Зображення сторінки
PDF
ePub

CH A P. XXI.

SHENSTONE-GREEN IS NOT PEOPLED WITHOUT A GOOD DEAL OF TROUBLE.

By this time it appeared perfectly

plain, that I must depend only on the care and diligence of a few other friends, who, on trial, were not liv. ing in a state of gay deception; and that, where such care and diligence failed, 1 must trust to the effects of a public advertisement. I do aisure you, reader, it is more troublesome to get a town reputably populated, than to build it. This was fo sacred a. truth, in my case, that the middle of the Summer shone off before I

could;

could say Shenstone-Green was pro: perly inhabited. Whether, indeed, it was ever properly inhabited, may admit of a doubt. However, I shall not trouble the reader with any further delays on this point; but, cutting the disagreeable interval of barren application short (which is an honest author's duty), will carry him at once to the time, when, after many difficulties, my houses were mostly occupied, and my prospect of pleasure brought, apparently, to a crisis.

You are now, therefore, to sup: pose, that a sufficient number of

perfons, well chosen and cautiously recommended, are assembled upon the Green ; part of whom enjoy the irrevocable life-pension, and part are

set

set up in trade for the general good. All my views are nearly completed, as far as regards external preparation. The summer is before me. Many families, who were piping in want, are in the bosom of indulgence. The Green is in full flower. There are walks for pleasure, bowers of ease, and a church for devotion.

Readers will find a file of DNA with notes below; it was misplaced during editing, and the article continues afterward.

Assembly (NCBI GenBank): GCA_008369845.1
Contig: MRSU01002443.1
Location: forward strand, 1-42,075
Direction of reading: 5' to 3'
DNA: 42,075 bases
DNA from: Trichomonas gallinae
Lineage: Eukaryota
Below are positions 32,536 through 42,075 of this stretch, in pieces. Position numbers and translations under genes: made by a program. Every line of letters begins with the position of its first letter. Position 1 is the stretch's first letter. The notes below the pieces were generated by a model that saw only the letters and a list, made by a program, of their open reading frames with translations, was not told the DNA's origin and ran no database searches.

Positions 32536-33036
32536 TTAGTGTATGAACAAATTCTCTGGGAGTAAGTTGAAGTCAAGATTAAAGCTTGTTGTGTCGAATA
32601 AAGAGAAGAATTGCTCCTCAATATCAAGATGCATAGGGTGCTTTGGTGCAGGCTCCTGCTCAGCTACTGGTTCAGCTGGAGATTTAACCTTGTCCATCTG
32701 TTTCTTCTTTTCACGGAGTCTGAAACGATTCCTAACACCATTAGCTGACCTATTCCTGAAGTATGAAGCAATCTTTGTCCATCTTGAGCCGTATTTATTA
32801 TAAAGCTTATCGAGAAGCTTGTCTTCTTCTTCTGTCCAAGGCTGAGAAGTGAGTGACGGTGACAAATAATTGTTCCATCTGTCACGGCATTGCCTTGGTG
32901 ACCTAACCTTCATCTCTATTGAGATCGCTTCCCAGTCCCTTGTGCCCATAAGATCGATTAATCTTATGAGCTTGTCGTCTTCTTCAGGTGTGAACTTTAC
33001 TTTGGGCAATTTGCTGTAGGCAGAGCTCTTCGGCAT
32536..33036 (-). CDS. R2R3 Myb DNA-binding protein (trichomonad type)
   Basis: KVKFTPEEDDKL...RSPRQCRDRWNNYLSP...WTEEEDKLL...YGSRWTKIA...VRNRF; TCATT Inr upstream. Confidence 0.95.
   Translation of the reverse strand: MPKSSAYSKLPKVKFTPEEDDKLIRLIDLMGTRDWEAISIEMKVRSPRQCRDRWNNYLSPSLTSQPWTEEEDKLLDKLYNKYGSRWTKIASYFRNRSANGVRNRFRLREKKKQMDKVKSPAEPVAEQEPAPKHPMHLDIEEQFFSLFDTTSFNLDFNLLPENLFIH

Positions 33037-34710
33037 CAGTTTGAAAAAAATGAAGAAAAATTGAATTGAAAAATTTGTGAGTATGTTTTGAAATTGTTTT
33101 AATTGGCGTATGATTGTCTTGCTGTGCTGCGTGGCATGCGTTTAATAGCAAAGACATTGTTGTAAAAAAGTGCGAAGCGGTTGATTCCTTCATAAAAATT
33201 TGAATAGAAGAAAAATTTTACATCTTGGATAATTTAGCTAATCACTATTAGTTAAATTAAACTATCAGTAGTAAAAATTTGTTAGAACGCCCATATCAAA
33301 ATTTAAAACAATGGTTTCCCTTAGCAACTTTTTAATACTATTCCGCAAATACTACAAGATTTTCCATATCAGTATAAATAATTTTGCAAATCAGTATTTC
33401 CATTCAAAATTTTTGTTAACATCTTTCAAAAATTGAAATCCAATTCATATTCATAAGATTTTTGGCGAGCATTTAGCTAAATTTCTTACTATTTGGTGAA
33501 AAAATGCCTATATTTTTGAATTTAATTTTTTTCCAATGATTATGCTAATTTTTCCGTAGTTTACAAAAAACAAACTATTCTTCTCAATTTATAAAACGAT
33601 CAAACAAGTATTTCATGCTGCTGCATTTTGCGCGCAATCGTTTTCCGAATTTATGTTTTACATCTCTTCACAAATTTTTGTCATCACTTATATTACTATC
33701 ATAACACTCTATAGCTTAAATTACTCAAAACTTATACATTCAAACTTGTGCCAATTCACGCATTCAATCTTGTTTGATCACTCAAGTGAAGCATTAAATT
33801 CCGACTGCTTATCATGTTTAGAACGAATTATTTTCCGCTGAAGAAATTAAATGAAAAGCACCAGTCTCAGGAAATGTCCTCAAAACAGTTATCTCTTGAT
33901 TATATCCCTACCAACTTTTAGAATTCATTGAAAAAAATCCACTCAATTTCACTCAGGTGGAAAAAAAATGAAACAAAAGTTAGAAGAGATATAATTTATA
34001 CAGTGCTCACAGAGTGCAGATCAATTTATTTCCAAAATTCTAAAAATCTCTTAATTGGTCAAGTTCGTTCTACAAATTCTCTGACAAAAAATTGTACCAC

Though this chapter is very short, I shall end it directly ; on purpose to give you leisure to wish me joy of a great piece of work well terminated,

• C H A P.

CHAP. XXII.

THE STEWARD SHEWS HIMSELF TO

BE A MAN OF SENSE.

If you have not fufficiently revelled

in the airy luxury which you, doubtless, suppose me to partake, it would be almost a pity to disturb you with the truth. Yet, as it is the design of this narrative, not only to divert, but to warn, I must descend from visionary pleasure to mere matter of fact.

At this place, therefore, properly begins The Narrative of the good People of Shenstone-Green- A History of Human Nature ; or, The New Paradise Lost.

The

"The satisfaction with which I saw fo many happy human faces about me (for happiness really resided with us almost a whole month), is indefcribable. Many of the pensioners I had long known, others were such as came fanctified by the warmest encomiums from such as I could thoroughly credit; for, luckily, ALL my friends did not correspond with the characters in Mr. Samuel's catalogue. The trading part of our society settled apart from the circus in a comfortable way, but with due regard to subordination. The regulations of The Green were few, and those extremely delicate. All the parade of ringing the community to dinner, or to prayers, was inconlistent with my idea of indepen

dence.

« НазадПродовжити »